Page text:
2 love is about 5 to 2 2 to 1 is 2 to 1 1 love is 3 to 2 1. If you play three up at back gammon, your principal aim, in the first place, is, either to secure your own or your adversary's cinque point; when that is achieved, you may play a pushing game, and try to gammon your adversary. 2. The second best point (after you have gained your cinque point) is to make vour bar point, thereby preventing your adversary's running with two sixes. 3. After having proceeded thus far, you are then to prefer the making vour quatre point, in your own tables, rather than the quatre point out of them. 4. Having effected these points. vou have a fair chance to gammon your adversarv. if he is very forward: for, suppose his tables are broke at hone, it will then become your interest to open vour bar point, and to force him to come out of your tables with a six; and having your men spread, vou may not only catch that man which your adversary brings out of vour tables, but you will also have a probability of taking up the man left in your tables (supposing that he had two men there.) And suppose he should have a blot at home, it will then be your interest not to make up your tables; because, if he should enter upon a blot, which you are to make for the purpose, you will have a probable chance of getting a third man; which, if achieved, will give you, at least, 4 to 1 of the gammon; whereas, if you have only two of his men up, the odds are in his favour that you do not gam. mon him. 5. If you play for a hit only, one or two men taken up of your adversary's makes it surer than a greater uumber, provided that your tables are made up.
6. Instructions how to carry your JMen home,
When you carry your men home, in order to lose no Point, you are to carry the most distant man to the bar
point of your adversary, that being the first stage; the next stage is six points farther, viz. in the place where your adversary's five men are first placed out of his tables; the next stage is upon the sixth point in your tables. This method is to be pursued till your men are brought home, excepting two, when, by losing a point, you may save your gammon, by putting it in the power of two fives or two fours to save it.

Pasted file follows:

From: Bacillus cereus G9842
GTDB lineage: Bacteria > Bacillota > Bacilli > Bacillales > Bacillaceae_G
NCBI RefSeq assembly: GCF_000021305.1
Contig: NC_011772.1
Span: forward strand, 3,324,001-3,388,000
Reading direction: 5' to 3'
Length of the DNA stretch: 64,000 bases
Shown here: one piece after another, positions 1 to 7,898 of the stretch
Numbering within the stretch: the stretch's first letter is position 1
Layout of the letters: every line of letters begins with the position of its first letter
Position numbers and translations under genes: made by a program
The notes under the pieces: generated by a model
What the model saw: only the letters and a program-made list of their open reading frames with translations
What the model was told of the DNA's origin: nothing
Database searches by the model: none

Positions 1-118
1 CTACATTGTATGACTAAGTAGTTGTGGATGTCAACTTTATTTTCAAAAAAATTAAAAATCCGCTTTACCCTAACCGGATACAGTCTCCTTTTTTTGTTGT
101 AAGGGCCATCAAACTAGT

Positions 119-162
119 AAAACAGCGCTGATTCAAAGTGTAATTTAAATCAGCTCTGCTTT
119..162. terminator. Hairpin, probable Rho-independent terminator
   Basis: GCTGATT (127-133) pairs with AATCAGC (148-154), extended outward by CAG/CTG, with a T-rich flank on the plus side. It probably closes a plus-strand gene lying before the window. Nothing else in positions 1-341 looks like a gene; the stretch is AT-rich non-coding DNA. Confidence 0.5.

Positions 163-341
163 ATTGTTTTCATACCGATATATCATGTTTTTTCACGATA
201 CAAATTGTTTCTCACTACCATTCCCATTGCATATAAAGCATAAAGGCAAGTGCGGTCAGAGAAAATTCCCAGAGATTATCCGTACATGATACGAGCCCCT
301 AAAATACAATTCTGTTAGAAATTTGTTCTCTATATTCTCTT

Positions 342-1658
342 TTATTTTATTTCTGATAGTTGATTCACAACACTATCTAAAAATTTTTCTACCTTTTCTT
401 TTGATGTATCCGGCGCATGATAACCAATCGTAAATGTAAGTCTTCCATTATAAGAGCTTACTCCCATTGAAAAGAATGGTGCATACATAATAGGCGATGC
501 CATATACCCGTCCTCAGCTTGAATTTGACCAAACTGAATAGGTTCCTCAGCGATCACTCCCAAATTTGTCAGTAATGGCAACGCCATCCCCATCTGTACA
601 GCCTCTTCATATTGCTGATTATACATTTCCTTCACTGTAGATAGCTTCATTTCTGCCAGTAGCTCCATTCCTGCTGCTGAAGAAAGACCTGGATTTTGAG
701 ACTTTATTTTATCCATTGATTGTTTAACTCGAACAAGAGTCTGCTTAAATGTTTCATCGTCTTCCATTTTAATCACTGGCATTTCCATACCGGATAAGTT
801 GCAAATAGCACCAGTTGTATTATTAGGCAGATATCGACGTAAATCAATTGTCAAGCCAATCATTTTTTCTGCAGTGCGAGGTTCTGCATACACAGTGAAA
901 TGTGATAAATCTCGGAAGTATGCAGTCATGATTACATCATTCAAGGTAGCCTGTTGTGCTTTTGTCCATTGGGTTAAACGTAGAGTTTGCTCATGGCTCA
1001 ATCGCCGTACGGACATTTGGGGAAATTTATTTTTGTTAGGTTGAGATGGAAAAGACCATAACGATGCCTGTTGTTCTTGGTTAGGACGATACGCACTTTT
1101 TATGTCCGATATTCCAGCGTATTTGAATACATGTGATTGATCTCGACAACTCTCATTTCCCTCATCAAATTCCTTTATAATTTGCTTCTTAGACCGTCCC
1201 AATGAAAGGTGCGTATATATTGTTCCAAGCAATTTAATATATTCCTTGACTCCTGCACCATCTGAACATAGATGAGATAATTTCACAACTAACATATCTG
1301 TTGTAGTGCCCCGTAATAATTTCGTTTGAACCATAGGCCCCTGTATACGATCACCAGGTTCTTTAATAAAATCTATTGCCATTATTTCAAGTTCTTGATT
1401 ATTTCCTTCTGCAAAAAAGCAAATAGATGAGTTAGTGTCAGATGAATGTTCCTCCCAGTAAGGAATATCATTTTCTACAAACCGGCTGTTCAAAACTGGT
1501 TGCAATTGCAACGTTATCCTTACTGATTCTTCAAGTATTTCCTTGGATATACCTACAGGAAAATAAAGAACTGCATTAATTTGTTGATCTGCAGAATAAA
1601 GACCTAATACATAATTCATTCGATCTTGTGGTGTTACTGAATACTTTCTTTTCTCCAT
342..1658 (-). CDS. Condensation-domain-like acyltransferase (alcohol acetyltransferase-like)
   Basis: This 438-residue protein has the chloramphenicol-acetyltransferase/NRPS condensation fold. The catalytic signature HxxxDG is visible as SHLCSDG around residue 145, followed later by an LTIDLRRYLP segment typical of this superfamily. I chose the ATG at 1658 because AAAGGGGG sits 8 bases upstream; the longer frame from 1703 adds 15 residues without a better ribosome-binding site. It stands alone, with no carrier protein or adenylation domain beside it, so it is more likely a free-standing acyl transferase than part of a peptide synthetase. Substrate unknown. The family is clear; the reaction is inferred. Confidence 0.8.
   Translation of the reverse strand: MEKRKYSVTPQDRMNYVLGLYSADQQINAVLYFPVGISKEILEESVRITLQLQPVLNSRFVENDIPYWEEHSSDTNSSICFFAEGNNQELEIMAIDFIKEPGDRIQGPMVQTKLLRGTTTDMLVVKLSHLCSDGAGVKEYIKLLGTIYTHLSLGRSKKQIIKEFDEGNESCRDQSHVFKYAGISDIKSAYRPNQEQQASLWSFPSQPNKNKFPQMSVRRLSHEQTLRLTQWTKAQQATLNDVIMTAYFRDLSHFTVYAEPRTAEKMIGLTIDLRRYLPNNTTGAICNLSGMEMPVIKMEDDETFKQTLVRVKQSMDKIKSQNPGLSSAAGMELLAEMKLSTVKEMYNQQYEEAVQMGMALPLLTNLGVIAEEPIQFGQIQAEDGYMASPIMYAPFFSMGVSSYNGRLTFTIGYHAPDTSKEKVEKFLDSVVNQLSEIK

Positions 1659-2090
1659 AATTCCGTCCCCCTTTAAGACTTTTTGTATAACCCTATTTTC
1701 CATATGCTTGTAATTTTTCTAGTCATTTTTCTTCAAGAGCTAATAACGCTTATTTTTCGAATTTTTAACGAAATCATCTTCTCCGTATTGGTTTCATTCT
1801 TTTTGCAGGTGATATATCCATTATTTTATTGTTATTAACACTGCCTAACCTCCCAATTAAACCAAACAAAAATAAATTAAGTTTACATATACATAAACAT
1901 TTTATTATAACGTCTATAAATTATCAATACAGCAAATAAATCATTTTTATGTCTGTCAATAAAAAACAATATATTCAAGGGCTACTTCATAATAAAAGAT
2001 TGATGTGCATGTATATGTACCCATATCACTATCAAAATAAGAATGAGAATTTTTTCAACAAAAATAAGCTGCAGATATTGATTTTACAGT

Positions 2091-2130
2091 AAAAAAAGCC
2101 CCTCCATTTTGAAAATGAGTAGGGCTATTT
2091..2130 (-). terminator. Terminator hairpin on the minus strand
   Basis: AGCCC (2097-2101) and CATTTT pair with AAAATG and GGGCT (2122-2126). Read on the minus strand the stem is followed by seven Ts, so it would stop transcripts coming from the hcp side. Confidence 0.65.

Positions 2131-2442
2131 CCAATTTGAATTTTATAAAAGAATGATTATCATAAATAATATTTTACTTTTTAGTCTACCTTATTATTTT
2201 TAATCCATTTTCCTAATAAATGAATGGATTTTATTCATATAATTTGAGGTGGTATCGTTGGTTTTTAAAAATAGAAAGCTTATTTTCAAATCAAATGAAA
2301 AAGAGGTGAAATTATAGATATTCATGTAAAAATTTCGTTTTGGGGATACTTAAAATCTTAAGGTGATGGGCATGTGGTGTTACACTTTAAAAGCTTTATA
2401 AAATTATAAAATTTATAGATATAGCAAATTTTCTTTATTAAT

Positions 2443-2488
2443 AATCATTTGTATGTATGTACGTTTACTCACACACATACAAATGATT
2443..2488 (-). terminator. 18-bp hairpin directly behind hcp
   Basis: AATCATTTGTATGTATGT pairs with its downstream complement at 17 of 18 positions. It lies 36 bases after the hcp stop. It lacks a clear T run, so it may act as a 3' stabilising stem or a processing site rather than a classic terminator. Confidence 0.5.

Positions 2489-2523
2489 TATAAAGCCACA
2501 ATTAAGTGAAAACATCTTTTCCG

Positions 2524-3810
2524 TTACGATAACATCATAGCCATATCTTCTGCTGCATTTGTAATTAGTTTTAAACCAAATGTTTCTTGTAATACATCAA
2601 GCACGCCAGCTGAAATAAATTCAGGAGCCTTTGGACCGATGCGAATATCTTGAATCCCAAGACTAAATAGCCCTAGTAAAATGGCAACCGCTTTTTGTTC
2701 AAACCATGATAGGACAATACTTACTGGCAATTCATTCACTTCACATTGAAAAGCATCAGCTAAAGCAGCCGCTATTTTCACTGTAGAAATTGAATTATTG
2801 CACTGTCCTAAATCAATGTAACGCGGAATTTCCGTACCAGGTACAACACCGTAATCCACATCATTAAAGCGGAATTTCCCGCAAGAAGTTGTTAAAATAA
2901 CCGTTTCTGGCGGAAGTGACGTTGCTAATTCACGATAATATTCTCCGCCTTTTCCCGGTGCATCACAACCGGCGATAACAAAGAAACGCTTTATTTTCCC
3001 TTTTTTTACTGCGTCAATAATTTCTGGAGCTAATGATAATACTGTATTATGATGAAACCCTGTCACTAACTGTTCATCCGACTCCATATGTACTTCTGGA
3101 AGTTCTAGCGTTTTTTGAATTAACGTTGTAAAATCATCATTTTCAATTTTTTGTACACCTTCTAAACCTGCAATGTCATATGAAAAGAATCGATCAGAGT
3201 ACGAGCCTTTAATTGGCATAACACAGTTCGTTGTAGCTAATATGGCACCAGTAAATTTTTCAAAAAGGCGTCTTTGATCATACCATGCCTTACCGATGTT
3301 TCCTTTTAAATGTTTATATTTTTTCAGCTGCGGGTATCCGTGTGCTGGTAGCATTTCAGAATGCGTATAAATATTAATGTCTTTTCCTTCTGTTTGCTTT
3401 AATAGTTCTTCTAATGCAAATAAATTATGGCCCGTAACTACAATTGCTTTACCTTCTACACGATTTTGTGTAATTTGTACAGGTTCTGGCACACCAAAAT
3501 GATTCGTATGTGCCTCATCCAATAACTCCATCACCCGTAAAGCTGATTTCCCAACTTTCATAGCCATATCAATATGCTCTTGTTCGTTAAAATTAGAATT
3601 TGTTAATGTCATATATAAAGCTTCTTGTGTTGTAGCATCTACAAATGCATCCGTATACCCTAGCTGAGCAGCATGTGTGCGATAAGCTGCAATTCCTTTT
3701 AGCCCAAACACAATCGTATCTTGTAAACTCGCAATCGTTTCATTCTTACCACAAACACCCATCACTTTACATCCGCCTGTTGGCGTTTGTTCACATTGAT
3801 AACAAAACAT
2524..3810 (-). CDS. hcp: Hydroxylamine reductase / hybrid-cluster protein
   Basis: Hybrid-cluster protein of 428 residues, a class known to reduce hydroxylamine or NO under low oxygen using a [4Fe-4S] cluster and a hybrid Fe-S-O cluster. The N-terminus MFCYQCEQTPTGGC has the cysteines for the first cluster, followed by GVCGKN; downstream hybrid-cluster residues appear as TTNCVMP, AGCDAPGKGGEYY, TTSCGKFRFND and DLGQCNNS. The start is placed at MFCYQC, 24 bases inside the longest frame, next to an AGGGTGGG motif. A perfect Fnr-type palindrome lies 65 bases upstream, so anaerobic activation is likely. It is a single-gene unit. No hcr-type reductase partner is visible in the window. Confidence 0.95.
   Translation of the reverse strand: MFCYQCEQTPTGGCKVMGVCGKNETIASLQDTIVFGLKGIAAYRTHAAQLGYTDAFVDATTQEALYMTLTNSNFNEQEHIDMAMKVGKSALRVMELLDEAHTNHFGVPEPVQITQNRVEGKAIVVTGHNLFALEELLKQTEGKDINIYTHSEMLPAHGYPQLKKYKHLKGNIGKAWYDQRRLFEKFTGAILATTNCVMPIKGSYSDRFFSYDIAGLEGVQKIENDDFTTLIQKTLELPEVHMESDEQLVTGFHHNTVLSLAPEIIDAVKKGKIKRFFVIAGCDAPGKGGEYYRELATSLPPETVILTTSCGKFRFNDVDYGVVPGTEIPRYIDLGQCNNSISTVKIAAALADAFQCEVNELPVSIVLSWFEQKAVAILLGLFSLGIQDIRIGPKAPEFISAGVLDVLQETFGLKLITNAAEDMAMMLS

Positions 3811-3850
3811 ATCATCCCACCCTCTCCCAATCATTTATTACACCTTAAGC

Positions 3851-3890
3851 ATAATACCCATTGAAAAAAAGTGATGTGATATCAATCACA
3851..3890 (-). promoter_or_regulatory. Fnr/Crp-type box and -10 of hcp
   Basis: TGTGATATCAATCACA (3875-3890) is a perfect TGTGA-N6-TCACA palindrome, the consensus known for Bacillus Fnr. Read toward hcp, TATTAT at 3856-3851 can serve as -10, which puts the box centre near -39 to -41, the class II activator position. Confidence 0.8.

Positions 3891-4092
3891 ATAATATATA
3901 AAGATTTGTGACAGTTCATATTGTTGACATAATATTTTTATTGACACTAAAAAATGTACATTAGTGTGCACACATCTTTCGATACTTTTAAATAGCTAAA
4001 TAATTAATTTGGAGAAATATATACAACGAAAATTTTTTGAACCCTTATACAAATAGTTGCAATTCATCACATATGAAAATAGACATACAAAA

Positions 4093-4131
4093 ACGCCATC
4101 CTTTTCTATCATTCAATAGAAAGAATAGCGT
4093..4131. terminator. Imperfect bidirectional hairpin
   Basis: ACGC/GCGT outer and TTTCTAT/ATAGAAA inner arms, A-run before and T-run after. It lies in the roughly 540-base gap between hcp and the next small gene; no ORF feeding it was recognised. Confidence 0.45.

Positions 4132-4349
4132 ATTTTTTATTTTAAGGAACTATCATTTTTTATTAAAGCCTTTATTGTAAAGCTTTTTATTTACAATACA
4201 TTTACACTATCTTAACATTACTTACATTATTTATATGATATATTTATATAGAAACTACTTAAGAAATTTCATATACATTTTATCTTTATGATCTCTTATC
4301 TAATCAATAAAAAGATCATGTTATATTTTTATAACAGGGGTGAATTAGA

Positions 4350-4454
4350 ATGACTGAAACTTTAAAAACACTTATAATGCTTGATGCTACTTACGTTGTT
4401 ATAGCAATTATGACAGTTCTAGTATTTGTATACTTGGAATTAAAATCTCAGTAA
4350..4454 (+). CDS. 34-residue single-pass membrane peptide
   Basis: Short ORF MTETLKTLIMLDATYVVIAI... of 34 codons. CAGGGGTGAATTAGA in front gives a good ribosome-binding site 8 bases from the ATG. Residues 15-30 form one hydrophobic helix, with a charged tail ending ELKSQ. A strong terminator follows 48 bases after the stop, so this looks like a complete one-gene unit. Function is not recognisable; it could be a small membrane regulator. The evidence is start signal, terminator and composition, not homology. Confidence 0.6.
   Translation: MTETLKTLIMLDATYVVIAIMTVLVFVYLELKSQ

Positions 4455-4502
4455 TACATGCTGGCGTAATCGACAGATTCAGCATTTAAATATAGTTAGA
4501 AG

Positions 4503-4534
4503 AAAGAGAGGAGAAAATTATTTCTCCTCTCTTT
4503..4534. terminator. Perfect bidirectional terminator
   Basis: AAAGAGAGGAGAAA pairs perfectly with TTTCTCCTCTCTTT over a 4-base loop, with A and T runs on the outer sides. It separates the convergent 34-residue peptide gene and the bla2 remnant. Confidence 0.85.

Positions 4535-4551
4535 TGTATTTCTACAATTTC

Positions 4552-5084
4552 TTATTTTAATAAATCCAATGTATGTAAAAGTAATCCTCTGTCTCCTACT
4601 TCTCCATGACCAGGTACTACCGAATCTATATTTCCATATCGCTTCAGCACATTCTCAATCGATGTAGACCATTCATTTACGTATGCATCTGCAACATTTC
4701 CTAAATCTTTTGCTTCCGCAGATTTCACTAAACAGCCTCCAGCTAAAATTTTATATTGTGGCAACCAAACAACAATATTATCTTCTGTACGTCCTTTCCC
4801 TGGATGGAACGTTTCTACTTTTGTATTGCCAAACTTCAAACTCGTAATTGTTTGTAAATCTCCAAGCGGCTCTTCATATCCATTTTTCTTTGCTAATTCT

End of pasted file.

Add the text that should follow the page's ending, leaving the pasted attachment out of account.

7. When a hit is only played for, you frequently should deavour to gain either your own or your adversary's cinque point; and if that fails by your being hit by your adversary, and you find that he is forwarder than yourself, you must throw more men into his tables; which is done thus: put a man upon your cinque or bar point, and if your adversary neglects to hit it, you may then gain a forward game, instead of a back game; but if he hits you, you must play for a back game, and then the greater number of men which are taken up make your game the better, because you will, by that means, preserve your game at home; and then you should endeavour to gain both your adversary's ace and trous points, or his ace and deuce points, and take care to keep three men upon his ace point, that if you hit him from thence that point may remain still secure to "Ou.
8. At the beginning of a set do not play for a back game, because it would be running the risk of a gammon to win a single hit.
For playing, at setting out, the 36 chances of the lice, when you are to play for a gammon, or for a single hit.
1. Two aces, to be played on your cinque point and bar point. 2. Two sixes, to be played on your adversary's bal point, and on your own bar point. 3. *Two trois, to be played on your cinque point, and * trois point in your own table, for a gammon enly. 4. tTwo deuces, to be played on your quatre point in your own tables, and two from the five men placed in your adversary's tables, for a gammon only.